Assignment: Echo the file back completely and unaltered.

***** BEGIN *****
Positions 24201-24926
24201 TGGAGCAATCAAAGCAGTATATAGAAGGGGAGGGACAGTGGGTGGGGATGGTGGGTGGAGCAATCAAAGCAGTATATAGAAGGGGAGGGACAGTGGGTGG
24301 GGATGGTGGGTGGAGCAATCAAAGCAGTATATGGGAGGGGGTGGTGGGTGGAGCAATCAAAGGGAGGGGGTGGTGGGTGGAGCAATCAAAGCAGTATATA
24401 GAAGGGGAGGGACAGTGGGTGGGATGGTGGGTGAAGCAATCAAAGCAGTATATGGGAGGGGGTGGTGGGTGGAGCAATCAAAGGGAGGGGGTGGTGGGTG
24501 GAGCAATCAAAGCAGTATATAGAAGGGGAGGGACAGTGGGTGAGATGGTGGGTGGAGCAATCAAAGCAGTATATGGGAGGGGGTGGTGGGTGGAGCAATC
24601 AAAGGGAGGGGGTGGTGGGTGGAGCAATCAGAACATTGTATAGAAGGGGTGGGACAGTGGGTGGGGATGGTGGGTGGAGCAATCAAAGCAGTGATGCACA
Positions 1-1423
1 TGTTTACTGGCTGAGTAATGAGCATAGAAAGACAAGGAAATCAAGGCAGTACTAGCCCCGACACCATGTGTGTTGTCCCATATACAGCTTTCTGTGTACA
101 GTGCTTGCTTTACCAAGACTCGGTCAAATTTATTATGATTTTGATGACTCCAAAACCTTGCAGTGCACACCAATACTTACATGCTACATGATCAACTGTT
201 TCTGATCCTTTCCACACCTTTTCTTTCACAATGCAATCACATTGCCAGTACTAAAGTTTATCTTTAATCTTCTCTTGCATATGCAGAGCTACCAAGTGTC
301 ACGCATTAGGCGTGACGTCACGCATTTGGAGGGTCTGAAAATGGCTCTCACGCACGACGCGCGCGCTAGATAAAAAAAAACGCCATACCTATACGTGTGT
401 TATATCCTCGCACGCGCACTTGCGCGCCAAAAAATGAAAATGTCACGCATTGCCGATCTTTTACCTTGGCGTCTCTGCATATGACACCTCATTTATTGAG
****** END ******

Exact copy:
Positions 24201-24926
24201 TGGAGCAATCAAAGCAGTATATAGAAGGGGAGGGACAGTGGGTGGGGATGGTGGGTGGAGCAATCAAAGCAGTATATAGAAGGGGAGGGACAGTGGGTGG
24301 GGATGGTGGGTGGAGCAATCAAAGCAGTATATGGGAGGGGGTGGTGGGTGGAGCAATCAAAGGGAGGGGGTGGTGGGTGGAGCAATCAAAGCAGTATATA
24401 GAAGGGGAGGGACAGTGGGTGGGATGGTGGGTGAAGCAATCAAAGCAGTATATGGGAGGGGGTGGTGGGTGGAGCAATCAAAGGGAGGGGGTGGTGGGTG
24501 GAGCAATCAAAGCAGTATATAGAAGGGGAGGGACAGTGGGTGAGATGGTGGGTGGAGCAATCAAAGCAGTATATGGGAGGGGGTGGTGGGTGGAGCAATC
24601 AAAGGGAGGGGGTGGTGGGTGGAGCAATCAGAACATTGTATAGAAGGGGTGGGACAGTGGGTGGGGATGGTGGGTGGAGCAATCAAAGCAGTGATGCACA
Positions 1-1423
1 TGTTTACTGGCTGAGTAATGAGCATAGAAAGACAAGGAAATCAAGGCAGTACTAGCCCCGACACCATGTGTGTTGTCCCATATACAGCTTTCTGTGTACA
101 GTGCTTGCTTTACCAAGACTCGGTCAAATTTATTATGATTTTGATGACTCCAAAACCTTGCAGTGCACACCAATACTTACATGCTACATGATCAACTGTT
201 TCTGATCCTTTCCACACCTTTTCTTTCACAATGCAATCACATTGCCAGTACTAAAGTTTATCTTTAATCTTCTCTTGCATATGCAGAGCTACCAAGTGTC
301 ACGCATTAGGCGTGACGTCACGCATTTGGAGGGTCTGAAAATGGCTCTCACGCACGACGCGCGCGCTAGATAAAAAAAAACGCCATACCTATACGTGTGT
401 TATATCCTCGCACGCGCACTTGCGCGCCAAAAAATGAAAATGTCACGCATTGCCGATCTTTTACCTTGGCGTCTCTGCATATGACACCTCATTTATTGAG